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Circulation. 2003 Jan 7;107(1):68-73.

Effect of nasal continuous positive airway pressure treatment on blood pressure in patients with obstructive sleep apnea.

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Department of Respiratory Medicine, Philipps-University Marburg, Marburg, Germany.



There is increasing evidence that obstructive sleep apnea (OSA) is an independent risk factor for arterial hypertension. Because there are no controlled studies showing a substantial effect of nasal continuous positive airway pressure (nCPAP) therapy on hypertension in OSA, the impact of treatment on cardiovascular sequelae has been questioned altogether. Therefore, we studied the effect of nCPAP on arterial hypertension in patients with OSA.


Sixty consecutive patients with moderate to severe OSA were randomly assigned to either effective or subtherapeutic nCPAP for 9 weeks on average. Nocturnal polysomnography and continuous noninvasive blood pressure recording for 19 hours was performed before and with treatment. Thirty two patients, 16 in each group, completed the study. Apneas and hypopneas were reduced by approximately 95% and 50% in the therapeutic and subtherapeutic groups, respectively. Mean arterial blood pressure decreased by 9.9+/-11.4 mm Hg with effective nCPAP treatment, whereas no relevant change occurred with subtherapeutic nCPAP (P=0.01). Mean, diastolic, and systolic blood pressures all decreased significantly by approximately 10 mm Hg, both at night and during the day.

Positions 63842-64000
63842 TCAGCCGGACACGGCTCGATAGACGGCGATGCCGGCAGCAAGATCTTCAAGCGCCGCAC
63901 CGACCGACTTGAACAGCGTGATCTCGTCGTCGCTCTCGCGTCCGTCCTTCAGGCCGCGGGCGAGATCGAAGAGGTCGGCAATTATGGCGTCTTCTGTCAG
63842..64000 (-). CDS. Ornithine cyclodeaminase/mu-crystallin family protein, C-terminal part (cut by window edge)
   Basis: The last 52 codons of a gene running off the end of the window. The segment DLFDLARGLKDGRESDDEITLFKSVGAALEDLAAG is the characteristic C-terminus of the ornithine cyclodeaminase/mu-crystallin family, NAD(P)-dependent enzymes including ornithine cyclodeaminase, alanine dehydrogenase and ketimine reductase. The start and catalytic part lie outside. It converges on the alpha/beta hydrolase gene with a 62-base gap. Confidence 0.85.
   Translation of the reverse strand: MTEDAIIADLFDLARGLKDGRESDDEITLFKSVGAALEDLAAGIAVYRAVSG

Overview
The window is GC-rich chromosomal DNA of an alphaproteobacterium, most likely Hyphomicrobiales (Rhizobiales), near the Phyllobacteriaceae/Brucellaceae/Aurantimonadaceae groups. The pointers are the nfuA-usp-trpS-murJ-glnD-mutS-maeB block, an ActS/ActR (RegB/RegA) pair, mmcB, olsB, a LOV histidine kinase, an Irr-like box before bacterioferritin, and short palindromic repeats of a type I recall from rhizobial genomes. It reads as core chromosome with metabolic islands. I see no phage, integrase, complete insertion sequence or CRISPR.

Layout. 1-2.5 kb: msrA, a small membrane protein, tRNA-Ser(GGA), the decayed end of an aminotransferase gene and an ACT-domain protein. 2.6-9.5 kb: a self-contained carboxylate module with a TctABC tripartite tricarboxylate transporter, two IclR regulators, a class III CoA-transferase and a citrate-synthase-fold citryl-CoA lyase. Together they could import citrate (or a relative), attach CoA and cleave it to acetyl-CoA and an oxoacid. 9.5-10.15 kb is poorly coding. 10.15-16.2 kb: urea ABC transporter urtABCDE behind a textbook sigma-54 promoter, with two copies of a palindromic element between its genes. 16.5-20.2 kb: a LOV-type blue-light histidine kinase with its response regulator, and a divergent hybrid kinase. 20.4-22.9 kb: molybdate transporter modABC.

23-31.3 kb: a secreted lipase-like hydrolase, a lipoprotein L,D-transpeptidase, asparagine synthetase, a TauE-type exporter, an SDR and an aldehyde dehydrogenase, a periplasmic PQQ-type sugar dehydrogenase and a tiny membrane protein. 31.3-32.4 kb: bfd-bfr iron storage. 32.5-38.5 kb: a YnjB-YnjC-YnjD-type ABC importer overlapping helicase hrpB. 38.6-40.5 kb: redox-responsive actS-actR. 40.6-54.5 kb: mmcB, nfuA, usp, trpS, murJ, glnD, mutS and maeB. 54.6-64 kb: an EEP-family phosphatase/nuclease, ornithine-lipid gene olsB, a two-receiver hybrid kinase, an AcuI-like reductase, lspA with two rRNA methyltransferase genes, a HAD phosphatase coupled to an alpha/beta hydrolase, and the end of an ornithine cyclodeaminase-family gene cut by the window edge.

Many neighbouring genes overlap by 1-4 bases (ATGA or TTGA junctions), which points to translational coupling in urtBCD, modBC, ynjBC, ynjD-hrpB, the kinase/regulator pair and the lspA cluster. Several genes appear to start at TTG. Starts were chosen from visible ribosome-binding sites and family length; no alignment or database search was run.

Effective nCPAP treatment in patients with moderate to severe OSA leads to a substantial reduction in both day and night arterial blood pressure. The fact that a 50% reduction in the apnea-hypopnea index did not result in a decrease in blood pressure emphasizes the importance of highly effective treatment. The drop in mean blood pressure by 10 mm Hg would be predicted to reduce coronary heart disease event risk by 37% and stroke risk by 56%.

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